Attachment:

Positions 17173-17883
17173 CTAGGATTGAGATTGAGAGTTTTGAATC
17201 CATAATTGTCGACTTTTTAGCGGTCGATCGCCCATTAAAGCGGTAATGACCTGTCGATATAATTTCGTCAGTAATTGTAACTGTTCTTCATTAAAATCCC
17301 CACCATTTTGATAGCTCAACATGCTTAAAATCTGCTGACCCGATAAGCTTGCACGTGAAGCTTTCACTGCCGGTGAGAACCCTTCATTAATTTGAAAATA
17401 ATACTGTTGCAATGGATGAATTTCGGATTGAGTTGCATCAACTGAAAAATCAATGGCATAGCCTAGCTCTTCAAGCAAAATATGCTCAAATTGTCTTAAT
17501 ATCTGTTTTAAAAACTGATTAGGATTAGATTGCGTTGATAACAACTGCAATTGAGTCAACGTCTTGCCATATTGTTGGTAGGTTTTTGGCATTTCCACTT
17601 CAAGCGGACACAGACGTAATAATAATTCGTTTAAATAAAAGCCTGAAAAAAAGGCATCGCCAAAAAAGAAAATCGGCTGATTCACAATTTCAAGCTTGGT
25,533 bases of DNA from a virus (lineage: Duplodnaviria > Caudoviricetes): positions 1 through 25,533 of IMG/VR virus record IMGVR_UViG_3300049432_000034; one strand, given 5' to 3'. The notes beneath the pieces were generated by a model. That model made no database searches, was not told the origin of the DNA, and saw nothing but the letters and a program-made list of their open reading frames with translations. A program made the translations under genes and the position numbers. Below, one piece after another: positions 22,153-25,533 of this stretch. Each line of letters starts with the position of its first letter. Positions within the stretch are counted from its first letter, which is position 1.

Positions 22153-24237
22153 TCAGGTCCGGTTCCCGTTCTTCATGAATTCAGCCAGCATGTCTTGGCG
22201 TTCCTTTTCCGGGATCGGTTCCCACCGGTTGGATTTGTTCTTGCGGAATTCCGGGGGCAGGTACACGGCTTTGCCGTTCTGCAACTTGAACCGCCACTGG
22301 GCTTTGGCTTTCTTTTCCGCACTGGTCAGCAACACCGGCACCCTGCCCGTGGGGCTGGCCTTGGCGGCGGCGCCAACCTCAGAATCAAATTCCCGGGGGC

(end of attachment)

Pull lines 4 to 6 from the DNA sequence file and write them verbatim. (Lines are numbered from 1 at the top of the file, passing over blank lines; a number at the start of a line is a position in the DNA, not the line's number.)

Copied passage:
17301 CACCATTTTGATAGCTCAACATGCTTAAAATCTGCTGACCCGATAAGCTTGCACGTGAAGCTTTCACTGCCGGTGAGAACCCTTCATTAATTTGAAAATA
17401 ATACTGTTGCAATGGATGAATTTCGGATTGAGTTGCATCAACTGAAAAATCAATGGCATAGCCTAGCTCTTCAAGCAAAATATGCTCAAATTGTCTTAAT
17501 ATCTGTTTTAAAAACTGATTAGGATTAGATTGCGTTGATAACAACTGCAATTGAGTCAACGTCTTGCCATATTGTTGGTAGGTTTTTGGCATTTCCACTT